Tom Doctoroff has decades of experience in the world of cross-cultural branding. It seems strange for him to write a book with the intriguing title, “Twitter is not a Strategy.” After reading it, you realize the primary focus is on cross-cultural branding and just has passing comments on social media. Perhaps the title should be, “Branding in China and Observations on Today’s Social Media Marketing.”
However, in spite of the misleading title, the book has value for today’s social media marketer. He will help you avoid the tunnel vision of being overly focused on tactics, not a strategy.
TOM DOCTOROFF OPINES
Doctoroff’s thesis is repeated many times in the book: new forms of technological engagement are not, in and of themselves, creative ideas. By the end of the book, he concedes that there should be a fusion of traditional marketing and new forms of digital marketing.
He gives a tangible example of this “lack of strategy” concept when talking about roast beef sandwiches. On page 158 he cites a social media campaign that generated traffic but didn’t sell roast beef sandwiches. Tweeting for the sake of Tweeting can be a waste of time. However, he seems to disregard the large body of marketing information that recommends all social media promotion to be tied to a strategic concept.
He re-states this idea several times, including on page 95 where he writes
Latching on to the latest big thing without thinking about how it links up with the brand idea.
In supporting this thesis, he seems to make statements that will not hold up in a debate. For example, on page 177 he states, “Technology is useful for making ideas more powerful – but advertising professionals have been and always will be the crafters of ideas.” The importance of advertising professionals may come as a surprise to all the people who look at ancient Greece as the source of many ideas.
On page 137 he writes, “brand ideas are the mother of invention.“ Wilbur and Orville Wright didn’t have much connection to advertising professionals. It seems obvious that Doctoroff may have gone out on a limb to back his thesis.
One can feel the sarcasm in his critique of newer forms of marketing. However, he ends the book with claims that the distinction between digital and traditional is artificial. One must use both at every stage.
When he retains his branding hat, he does make interesting observations about Asian culture. For example, he suggests that North Asia has a focus on secular activities while South Asia can be viewed as having a focus that is more spiritual. He comments about Chinese people buying brand names to show to people outside the house, but not inside. Another cultural observation was the fortuitous naming of a candy bar called “KIT KAT.” When translated into Japanese, the phrase roughly can mean “surely win.”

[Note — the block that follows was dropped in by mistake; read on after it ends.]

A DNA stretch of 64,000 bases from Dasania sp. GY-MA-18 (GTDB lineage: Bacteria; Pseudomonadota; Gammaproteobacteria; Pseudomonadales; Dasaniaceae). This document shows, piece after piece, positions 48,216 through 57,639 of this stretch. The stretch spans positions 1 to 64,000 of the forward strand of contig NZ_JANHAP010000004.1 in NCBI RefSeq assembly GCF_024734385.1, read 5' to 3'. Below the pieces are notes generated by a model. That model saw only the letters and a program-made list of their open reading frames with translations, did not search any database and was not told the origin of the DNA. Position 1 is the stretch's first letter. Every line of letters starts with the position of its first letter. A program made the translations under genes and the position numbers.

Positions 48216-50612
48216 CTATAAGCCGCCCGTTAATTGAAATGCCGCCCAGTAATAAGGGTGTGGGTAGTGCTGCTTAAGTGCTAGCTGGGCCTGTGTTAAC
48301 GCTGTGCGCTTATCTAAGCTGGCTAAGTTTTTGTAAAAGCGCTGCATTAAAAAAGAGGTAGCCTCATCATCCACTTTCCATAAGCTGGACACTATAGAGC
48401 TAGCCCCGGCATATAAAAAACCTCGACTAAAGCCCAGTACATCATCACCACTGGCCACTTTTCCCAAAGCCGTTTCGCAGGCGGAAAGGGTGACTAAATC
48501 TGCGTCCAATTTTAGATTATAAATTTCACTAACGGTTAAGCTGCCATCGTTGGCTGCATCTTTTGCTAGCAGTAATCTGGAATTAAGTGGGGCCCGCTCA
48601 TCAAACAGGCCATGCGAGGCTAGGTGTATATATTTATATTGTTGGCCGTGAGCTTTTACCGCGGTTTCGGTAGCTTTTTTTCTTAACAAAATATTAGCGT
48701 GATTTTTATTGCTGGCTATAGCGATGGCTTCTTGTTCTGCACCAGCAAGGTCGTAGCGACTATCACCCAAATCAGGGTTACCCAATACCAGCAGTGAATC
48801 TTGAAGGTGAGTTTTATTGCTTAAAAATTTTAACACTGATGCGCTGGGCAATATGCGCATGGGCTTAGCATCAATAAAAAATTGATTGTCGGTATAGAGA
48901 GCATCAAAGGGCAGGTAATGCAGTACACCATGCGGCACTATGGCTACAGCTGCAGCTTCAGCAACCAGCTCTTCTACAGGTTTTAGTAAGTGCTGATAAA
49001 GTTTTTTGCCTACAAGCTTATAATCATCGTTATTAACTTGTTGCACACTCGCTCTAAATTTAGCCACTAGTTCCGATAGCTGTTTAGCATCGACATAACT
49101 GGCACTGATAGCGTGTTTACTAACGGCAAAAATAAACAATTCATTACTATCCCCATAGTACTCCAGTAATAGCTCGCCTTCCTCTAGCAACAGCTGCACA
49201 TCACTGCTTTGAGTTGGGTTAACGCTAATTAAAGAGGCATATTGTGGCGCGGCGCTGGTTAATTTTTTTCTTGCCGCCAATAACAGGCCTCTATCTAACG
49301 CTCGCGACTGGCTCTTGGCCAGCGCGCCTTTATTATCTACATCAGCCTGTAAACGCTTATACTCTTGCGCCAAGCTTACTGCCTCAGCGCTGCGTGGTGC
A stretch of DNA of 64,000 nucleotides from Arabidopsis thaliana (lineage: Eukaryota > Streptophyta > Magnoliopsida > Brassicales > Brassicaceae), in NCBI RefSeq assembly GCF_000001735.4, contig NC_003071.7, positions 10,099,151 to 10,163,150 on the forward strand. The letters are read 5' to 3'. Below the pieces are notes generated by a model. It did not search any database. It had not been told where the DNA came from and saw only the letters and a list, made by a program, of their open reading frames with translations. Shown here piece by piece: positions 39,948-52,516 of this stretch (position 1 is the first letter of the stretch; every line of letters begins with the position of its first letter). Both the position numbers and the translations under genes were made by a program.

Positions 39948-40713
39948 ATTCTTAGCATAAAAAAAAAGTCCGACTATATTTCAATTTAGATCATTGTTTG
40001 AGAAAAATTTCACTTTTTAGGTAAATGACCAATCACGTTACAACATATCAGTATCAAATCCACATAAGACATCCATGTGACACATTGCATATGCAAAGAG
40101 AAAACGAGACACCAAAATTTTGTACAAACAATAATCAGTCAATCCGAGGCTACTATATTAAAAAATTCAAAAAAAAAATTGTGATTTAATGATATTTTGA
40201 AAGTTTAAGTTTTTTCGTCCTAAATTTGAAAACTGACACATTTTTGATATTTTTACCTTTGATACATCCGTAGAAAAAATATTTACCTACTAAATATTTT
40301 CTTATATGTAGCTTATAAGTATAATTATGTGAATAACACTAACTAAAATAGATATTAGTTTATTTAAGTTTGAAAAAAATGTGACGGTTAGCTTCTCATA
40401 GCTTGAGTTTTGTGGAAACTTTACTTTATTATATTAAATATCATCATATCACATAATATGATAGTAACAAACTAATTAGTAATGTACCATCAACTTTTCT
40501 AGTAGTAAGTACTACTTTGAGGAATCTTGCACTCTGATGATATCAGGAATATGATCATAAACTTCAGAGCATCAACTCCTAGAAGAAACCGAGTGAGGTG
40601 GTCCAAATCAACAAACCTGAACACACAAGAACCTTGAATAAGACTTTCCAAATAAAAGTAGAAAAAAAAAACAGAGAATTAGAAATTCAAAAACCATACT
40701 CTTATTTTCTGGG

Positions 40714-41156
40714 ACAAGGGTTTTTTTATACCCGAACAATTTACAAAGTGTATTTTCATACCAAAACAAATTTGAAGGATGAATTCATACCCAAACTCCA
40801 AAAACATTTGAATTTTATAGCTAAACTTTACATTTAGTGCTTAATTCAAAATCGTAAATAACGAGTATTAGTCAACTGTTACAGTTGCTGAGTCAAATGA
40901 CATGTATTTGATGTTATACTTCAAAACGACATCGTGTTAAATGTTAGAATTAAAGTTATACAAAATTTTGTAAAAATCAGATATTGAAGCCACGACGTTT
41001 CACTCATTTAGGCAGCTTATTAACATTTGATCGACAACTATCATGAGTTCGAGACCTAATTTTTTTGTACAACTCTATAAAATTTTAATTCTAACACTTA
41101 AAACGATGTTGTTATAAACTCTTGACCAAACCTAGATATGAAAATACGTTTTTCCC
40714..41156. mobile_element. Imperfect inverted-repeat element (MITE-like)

Tom, we know that digital media has not eclipsed traditional media. For the record, most marketers today know standard advertising dwarfs digital. We also know television spend dwarfs digital. He speaks from the multi-national fortunate few, not the small startup. For the startups and people struggling to grow, a digital strategy can level many playing fields.
Doctoroff is a word guy. He has many quirks when it comes to terminology in his book. It seems like he has spent too much time in China because of many of his terms at hint accuracy but misses the target completely. For example, he repeatedly uses the term, “Netizen,” as someone who uses the Internet. Most would say the term “netizen” was in and out of style. Even when it used, it suggested someone who was helping others on Internet forums in some community setting.
Instead of “family” he uses the politically correct term “clan.” One has to wonder how this got jumbled in his lexicon. The word on page 166 “e-Influencer,” is rarely used outside this book.
The most entertaining of all is his catchphrase, “filmic expressions.” When Dave Barry came up with Mr. Language Person, he was certainly thinking of Doctoroff’s use of this fractured phrase. In an attempt to remind readers that video is more than television, he calls it “filimic expression.” Entertaining, but the phrase seems to fall short.
Tom Doctoroff also has a pet peeve when it comes to plurals. He likes to use the phrase social media are doing this. Media and data are now considered to be singular. Your insistence on this older form of grammar is distracting and weakens your message.
Buy it for the title, read it for the cross-cultural branding ideas.
When not searching for KIT KATS, John Gilroy puts on workshops to improve face to face communications. If you have any challenges with intergenerational transfer of knowledge, contact me. firstname.lastname@example.org 703-627-3830